I have been working at Valve Corporation full-time
Great people to work with
awesome company community
none I can think of. had a great opportunity there
I worked at Valve Corporation full-time (More than 5 years)
Free food, smart people, casual working enviornment , gym
advertising flat structure when there actually isn't flat structure, not enough/proper communication between teams, things go through a lot of instances before they finally "come together" or "start moving" - even years, or not at all, management has too much power and directing pace of projects too much compared to well known iconic public individuals(Gabe etc.)
Advice to Management
I enjoyed my stay at VALVe in the beginning very much so, was very exciting to be part of this vibrant team. Like mentioned the pros are marvelous and teams can start to feel like a family but the company "changed" over the years, coming to work started to feel more and more mundane as it was only maintenance most of the time, the project restrictions from the leads/management(yes there are, dont believe Valves propaganda ;) ) made me lose this exciting vibe for working there, some old coworker folks started to retire or leave voluntary and made the workplace feel even more generic, the company has started to become a chaotic playground which then again wasnt chaotic cause of aforementioned restrictions and guidelines/project priorities;
If you were a young developer just finishing colleague and wanting to kick off a career in gaming and it was 2009 - I'd say join Valve. Now in 2017 - Valve is still a good place to get ton of experience and make good connections in the industry, but not a good choice if you want to be creative and speak your mind out. A young dev should be able to push his limits, engage with new exciting scenarios every day, and experience beautiful but stressful flow of game production/design/shipment, sometimes even pull allnighters like I did in my younger days ;). Aspiring devs doing maintenance work is wasted resource and time for these young folks, something no one seems to care about at Valve anymore(from my experience late 2015 - doubt things have changed much though 2 years later).
So: good company - lost it's "magic"
I worked at Valve Corporation full-time
Work/life balance, if you choose to prioritize it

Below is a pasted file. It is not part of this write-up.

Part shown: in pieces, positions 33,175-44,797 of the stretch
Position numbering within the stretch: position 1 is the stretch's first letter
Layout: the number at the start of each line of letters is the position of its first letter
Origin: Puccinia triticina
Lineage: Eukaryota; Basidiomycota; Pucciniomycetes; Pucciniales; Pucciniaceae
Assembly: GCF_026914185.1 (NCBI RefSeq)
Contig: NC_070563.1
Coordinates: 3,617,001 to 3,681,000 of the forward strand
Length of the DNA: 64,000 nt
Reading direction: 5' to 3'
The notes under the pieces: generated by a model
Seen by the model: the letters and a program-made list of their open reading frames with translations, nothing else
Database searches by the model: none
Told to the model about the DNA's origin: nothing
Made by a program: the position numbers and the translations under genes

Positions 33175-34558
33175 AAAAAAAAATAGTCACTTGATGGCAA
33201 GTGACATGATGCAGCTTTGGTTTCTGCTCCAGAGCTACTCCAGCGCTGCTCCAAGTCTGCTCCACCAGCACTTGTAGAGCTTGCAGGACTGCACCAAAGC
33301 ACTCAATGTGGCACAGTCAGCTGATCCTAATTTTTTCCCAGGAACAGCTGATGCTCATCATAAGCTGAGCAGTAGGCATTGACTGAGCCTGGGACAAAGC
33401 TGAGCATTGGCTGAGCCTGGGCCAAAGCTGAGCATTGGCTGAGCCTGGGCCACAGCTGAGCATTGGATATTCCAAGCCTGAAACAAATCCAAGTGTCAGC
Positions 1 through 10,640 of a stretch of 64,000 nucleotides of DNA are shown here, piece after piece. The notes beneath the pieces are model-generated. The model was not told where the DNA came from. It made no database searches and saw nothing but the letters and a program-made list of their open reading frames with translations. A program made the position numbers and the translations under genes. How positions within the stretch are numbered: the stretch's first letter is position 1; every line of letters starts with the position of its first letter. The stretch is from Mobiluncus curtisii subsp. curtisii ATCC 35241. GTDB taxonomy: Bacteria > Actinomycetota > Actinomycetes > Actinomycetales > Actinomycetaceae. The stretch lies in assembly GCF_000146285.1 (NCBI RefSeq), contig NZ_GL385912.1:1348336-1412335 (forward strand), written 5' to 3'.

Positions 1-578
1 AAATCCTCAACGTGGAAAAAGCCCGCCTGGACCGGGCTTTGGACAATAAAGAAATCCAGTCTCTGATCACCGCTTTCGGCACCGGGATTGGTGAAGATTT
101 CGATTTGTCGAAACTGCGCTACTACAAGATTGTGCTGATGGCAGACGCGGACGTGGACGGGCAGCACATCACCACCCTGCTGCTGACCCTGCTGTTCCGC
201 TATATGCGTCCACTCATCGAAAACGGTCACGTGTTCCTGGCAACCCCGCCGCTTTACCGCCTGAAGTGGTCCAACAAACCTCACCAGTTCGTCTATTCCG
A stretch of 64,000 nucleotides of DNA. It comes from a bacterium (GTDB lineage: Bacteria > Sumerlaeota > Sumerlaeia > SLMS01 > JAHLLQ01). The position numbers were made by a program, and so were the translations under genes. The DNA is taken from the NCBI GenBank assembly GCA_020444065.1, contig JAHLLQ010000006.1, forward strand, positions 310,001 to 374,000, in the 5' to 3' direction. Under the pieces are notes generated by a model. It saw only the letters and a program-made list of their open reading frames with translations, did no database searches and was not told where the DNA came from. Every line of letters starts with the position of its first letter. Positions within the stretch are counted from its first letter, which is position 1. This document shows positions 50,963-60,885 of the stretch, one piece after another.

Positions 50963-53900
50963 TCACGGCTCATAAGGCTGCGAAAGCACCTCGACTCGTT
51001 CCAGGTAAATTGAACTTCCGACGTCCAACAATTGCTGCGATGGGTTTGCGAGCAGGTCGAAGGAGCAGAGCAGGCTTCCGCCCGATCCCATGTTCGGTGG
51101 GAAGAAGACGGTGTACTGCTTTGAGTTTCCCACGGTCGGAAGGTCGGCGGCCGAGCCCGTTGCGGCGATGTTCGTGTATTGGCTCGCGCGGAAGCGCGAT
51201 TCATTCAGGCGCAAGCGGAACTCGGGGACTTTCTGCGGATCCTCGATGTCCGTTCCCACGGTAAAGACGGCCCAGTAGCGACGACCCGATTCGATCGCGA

Recommend chatting with someone who's previously worked at Valve and left before accepting an offer.
I worked at Valve Corporation full-time (More than 3 years)
The best part about VALVE is by far the people who work there. For the most part, they are a brilliant, down to earth and fun group to be around. The laid back office culture is a plus, as is the flexibility to set and adjust your work schedule. The healthcare benefits are amazing and the fringe benefits are some of the best around (free onsite personal training sessions for employee and employee's partner/spouse, yearly all expenses paid trip to Hawaii, free food/snacks, lax control and encouraged use of corporate cards for socializing and team building, etc.) If you are a rock-star in the field that is currently the in thing with upper management, then pay and bonuses/options can be pretty generous.
For lack of a better analogy, I think VALVE can best be compared to a department store window display. From the outside, with your nose pressed up against the glass, everything on the other side looks amazing. It's full of new and exciting things, all perfectly arranged and spotlighted with the outside world in mind. From the inside however, behind the display, you soon start to notice the way things were hastily put together, or the items are for display only and don't actually work. The dust and decay is starting to build up in the areas hidden from view and you soon realize this one display window doesn't necessarily provide an accurate representation of the store behind it.
While still working at VALVE, I had the opportunity to chat with a number of former employees (including those who left voluntarily and involuntarily) about the positives and negatives of working at VALVE. It's funny how when you are still an employee, you can brush off the critiques and convince yourself everything is great due to the fringe benefits and office environment. Working there, you almost train yourself to ignore your own gut feeling deep down that is telling you something isn't quite right here.